UnNews:Astronomical misunderstanding dictates this season's fashions
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29 September 2007
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PARIS, Fashion Capital of the Universe -- Insiders in the fashion industry are predicting that the autumn season will have a distinctly spacey theme, as Moode magazine this week declared the Kuiper belt to be its new must-have item.
The ten-thousand kilometre-wide belt of asteroids and minor planetoids became de rigueur after top designer Maurice van Kithauffer accidentally gatecrashed a party hosted by top astronomers, where he first learned of the belt.
"At first I was just bored of their conversation, and debating how to leave in the most dramatic way possible," said Maurice, in an exclusive interview for UnNews yesterday. "But then one of them mentioned this 'Kuiper Belt', and I began asking questions."
"He wanted to know how many of these belts had been made," says Leonard Scope, project leader at the Rather Large Array where they are currently making observations of the belt. "I told him that there was only one, at least in our solar system, and he started to get excited. I just thought he was a slightly dense postgraduate student."
"He asked me about Saturn's rings," recalls another partygoer. "I told him that they come in a variety of sizes and colours, at which point he took out some swatches and asked if I could be more specific."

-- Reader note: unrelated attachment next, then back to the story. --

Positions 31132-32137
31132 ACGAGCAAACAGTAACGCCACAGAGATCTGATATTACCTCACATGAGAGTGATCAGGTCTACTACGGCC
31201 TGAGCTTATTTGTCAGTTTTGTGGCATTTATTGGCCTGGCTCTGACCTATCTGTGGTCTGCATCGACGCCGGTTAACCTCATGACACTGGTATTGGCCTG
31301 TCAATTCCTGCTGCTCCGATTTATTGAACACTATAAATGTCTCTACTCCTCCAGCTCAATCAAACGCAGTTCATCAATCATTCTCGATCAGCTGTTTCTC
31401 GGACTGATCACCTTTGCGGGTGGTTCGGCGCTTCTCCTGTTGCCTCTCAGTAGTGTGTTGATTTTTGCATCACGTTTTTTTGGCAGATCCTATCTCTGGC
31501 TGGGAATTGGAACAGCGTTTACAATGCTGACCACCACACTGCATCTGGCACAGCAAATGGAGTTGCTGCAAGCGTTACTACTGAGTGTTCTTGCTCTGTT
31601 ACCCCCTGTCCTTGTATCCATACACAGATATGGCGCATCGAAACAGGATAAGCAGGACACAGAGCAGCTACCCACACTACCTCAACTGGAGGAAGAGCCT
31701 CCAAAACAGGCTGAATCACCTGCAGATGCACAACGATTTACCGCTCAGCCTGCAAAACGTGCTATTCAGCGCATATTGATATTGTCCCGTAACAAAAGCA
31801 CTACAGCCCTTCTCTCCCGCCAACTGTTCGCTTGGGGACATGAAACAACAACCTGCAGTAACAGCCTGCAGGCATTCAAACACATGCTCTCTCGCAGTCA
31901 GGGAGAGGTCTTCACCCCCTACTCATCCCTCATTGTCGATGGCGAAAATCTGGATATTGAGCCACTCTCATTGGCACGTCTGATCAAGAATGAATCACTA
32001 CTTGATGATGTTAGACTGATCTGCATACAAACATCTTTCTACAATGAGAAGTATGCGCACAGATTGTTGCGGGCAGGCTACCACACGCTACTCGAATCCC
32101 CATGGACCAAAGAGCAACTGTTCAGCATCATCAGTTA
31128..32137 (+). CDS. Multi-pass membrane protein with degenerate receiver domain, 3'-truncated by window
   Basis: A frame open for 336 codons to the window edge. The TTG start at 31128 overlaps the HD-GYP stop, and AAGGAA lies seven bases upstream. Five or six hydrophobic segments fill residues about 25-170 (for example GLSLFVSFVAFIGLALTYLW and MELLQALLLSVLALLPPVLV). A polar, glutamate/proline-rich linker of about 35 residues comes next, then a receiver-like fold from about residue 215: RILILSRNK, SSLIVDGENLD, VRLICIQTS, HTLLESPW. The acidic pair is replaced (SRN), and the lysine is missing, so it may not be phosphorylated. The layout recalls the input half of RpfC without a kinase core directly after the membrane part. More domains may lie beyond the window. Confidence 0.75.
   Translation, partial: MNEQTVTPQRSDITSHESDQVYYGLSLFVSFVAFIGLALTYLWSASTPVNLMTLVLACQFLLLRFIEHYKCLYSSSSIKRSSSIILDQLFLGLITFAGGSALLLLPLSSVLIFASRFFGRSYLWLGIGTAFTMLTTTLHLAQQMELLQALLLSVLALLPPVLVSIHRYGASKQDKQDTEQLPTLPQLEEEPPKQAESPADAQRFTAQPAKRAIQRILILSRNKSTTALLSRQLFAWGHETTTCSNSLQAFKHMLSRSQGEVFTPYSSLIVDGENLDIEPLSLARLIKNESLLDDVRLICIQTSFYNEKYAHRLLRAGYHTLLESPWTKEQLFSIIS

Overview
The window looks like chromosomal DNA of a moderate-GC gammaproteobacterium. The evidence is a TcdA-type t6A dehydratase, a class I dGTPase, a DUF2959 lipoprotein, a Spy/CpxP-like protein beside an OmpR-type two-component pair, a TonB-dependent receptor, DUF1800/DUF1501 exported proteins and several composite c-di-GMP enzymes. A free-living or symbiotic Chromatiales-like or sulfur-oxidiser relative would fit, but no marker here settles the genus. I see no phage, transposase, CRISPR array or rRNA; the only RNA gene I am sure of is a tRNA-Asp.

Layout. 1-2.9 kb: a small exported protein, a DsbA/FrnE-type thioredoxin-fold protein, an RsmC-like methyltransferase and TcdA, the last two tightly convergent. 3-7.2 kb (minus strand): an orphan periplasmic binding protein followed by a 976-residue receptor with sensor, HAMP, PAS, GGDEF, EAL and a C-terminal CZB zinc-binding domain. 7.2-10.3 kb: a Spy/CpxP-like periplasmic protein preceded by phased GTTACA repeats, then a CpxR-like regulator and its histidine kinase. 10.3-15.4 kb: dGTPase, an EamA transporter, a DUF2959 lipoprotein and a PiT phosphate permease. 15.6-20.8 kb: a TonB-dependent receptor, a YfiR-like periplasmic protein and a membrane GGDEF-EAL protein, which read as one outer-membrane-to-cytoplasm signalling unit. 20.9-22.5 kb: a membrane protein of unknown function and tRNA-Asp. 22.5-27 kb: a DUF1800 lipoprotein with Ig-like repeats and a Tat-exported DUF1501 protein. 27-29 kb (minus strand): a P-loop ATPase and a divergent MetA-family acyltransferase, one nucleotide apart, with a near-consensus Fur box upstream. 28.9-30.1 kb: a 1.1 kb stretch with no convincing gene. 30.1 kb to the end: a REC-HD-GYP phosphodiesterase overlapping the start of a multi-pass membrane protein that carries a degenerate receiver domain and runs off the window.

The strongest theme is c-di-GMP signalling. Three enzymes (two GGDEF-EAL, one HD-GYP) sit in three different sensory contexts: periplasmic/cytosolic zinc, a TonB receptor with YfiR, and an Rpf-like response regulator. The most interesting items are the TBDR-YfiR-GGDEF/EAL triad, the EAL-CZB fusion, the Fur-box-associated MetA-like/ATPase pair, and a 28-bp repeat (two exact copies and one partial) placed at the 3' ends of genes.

Back at his studio, Maurice began to make enquiries as to the whereabouts and current ownership of the belt, and rumour soon spread through the fashion community of the object's great rarity.
Not everyone was impressed. "My sources tell me that the belt was created by some unknown designer as much as 4.5 billion years ago," said Guy Gaymer, editor of Moode's rival magazine Meude. "I mean hello - that's so last aeon it's not true."
Meanwhile, a man claiming to be the owner of the Kuiper belt has finally come forward. Dennis Hope, American citizen and landowner of much of the moon, produced a letter to the United Nations dated 1983 claiming ownership of the Kuiper Belt, the Oort Cloud, and "the rest of the fucking universe if I want it". He plans to sell off the belt in lengths of three feet to fashion-hungry consumers.
Its existence confirmed, in recent days the Kuiper Belt has become a target of counterfeiters operating via online auction site E-Bay, where more fake Kuiper Belts are springing up every day. "Always check if what you're buying is genuine," advises Astronomer-Royal Sir Martin Rees. "The real Kuiper Belt contains billions of tonnes of ice and frozen gas, while these imitations are likely to be significantly lighter, and made of more earthly objects such as rhinestones. Also beware of delivery charges, which are likely to run to several billion dollars for shipping from the outer solar system."
- Percival Lowell "Astronomers average salary increases by thirty percent". Scientific American Fashionista, Sept 27, 2007